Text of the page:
New Oral Medication Shows Significant Progress in Restoring Vision to Patients with Leber Congenital Amaurosis (LCA)

QLT Inc announced the publication of data from its Phase 1b proof-of-concept trial of QLT091001 in patients with Leber congenital amaurosis (LCA) due to inherited genetic mutations in RPE65 or LRAT genes. In the study, treatment for seven days with oral QLT091001 demonstrated a restoration of clinically meaningful visual function in 11 of the 14 LCA patients, as measured by improvement in Goldmann Visual Fields (GVF) or visual acuity. Self-reported or parent-reported improvements in activities of daily living supported these findings.

“Currently, children and adults with LCA due to these genetic mutations progressively lose vision, eventually becoming totally blind as there are no proven therapies that either slow or reverse their condition,” stated David A. Saperstein, M.D., a retina physician who serves as Chief Medical Advisor to QLT and is a co-author of the Lancet paper. “The results of this trial are quite promising. If borne out in further clinical trials, QLT091001 would have the potential to become the first oral medication to improve vision and quality of life in patients with these forms of LCA.”

The trial enrolled 14 patients, ages 6–38, with Leber congenital amaurosis due to mutations in RPE65 or LRAT. Patients received seven days of oral QLT091001 (12 subjects received 40mg/m2 per day and two subjects received 10mg/m2 per day). Patients were assessed at baseline and days 7, 9, 14, and 30, and every two months thereafter, for up to three years, for safety outcomes and visual function endpoints, which included GVF, visual acuity, and a functional MRI assessment.

In the study, 10 of 14 patients had an improvement of GVF, with a mean increase in retinal area of 28–683%. Six patients had an improvement in visual acuity, with a mean increase of 2–30 letters. After two years, three patients had a sustained GVF response and four had a sustained visual acuity response. Four patients had functional MRI scans, which correlated with visual response or absence of response to treatment. Ten of the responders had self-reported improvements in activities of daily living.

No serious adverse events occurred, although transient headaches, photophobia, reduction in serum HDL concentrations, and mild, reversible increases in serum triglycerides and aspartate aminotransferase concentrations were observed.

“This is the first time that an oral drug has improved the visual function of blind patients with LCA,” says the study’s lead author, Dr Robert Koenekoop, Professor of Human Genetics, Paediatric Surgery and Ophthalmology at McGill University in Montreal. “By giving patients with RPE65 or LRAT mutations an oral retinoid intermediate (QLT091001) most patients’ vision improved rapidly. We discovered that a certain portion of the retinal cells that were not working because of the lack of 11-cis retinal could be woken up,” explains Dr Koenekoop. “Contrary to what was previously thought, children with LCA and defects in RPE65 or LRAT are not born with dead retinal cells; the cells can simply go dormant, and they can remain dormant for years before they eventually die. The oral drug we tested awakened these cells and allowed patients to see” said Dr Koenekoop.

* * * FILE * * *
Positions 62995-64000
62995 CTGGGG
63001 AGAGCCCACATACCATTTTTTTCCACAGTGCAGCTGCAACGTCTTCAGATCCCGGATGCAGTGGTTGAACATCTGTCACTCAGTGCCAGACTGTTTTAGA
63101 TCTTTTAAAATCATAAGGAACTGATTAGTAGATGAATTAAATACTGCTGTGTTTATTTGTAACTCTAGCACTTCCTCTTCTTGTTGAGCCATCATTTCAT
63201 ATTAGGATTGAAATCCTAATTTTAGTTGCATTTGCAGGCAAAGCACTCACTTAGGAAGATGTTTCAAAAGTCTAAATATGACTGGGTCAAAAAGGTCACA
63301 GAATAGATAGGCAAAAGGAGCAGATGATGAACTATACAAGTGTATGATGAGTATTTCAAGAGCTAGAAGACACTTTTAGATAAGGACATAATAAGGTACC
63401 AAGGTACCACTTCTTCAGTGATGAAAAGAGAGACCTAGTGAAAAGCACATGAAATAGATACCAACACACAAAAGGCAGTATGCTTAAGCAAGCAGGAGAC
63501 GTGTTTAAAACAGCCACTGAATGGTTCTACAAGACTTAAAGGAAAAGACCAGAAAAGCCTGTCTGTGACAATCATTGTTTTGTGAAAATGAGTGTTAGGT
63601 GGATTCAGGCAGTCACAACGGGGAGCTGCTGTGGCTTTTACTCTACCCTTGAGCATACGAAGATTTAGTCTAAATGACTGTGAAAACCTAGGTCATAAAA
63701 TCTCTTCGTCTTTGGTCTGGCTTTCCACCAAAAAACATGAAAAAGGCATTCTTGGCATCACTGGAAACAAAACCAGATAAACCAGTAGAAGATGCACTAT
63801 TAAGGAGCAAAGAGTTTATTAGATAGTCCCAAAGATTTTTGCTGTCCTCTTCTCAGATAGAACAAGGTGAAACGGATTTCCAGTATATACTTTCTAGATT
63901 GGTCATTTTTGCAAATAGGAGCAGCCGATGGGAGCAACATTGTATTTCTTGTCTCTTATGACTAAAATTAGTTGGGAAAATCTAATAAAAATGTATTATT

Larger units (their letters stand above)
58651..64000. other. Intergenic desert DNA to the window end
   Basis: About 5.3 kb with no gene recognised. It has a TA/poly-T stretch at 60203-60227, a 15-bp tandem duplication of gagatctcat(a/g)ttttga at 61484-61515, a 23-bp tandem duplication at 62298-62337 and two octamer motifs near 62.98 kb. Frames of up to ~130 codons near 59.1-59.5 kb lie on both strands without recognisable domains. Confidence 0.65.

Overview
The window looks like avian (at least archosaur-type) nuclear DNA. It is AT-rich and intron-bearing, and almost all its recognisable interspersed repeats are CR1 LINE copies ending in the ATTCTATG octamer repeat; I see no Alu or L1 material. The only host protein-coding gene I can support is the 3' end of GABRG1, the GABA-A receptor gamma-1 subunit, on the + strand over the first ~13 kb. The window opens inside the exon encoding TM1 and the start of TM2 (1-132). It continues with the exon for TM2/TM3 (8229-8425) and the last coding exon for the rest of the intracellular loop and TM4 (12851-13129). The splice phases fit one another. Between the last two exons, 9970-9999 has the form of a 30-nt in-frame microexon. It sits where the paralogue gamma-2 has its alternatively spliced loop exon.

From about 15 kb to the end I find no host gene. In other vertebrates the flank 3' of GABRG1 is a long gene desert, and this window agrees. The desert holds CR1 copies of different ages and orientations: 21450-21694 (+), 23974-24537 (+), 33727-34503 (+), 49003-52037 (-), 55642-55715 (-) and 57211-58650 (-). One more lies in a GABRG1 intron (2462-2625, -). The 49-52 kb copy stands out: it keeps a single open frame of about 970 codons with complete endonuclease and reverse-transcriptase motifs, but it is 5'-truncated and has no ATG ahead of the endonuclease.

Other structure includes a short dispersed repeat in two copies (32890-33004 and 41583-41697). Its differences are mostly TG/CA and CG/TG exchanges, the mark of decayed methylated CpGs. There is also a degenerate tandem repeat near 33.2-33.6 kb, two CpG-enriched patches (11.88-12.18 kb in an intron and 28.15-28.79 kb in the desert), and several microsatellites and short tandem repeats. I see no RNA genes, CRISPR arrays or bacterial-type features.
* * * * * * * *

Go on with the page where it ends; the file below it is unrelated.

Fighting Blindness Research Manager Maria Meehan commented on the findings saying: “This revolutionary oral drug has been shown to be safe and well tolerated while rapidly restoring some vision in this initial trial. We look forward to seeing further data from this trial and welcoming this new era of therapies for retinal degenerative diseases”.

About Leber Congenital Amaurosis (LCA)

LCA is an inherited degenerative retinal disease characterised by abnormalities such as roving eye movements and sensitivity to light, and manifesting in severe vision loss from birth. Both rod and cone photoreceptors are affected in LCA. Eye examinations of infants with LCA reveal normal appearing retinas. However, a low level of retinal activity, measured by electroretinography, indicates very little visual function. According to current epidemiological estimates, LCA affects approximately one in 81,000 new-borns worldwide, of which approximately 10% carry the inherited deficiencies of either RPE65 or LRAT.

For more information about LCA research please click here or contact Fighting Blindness Research Manager Maria Meehan on 01 6789 004 or research@fightingblindness.ie.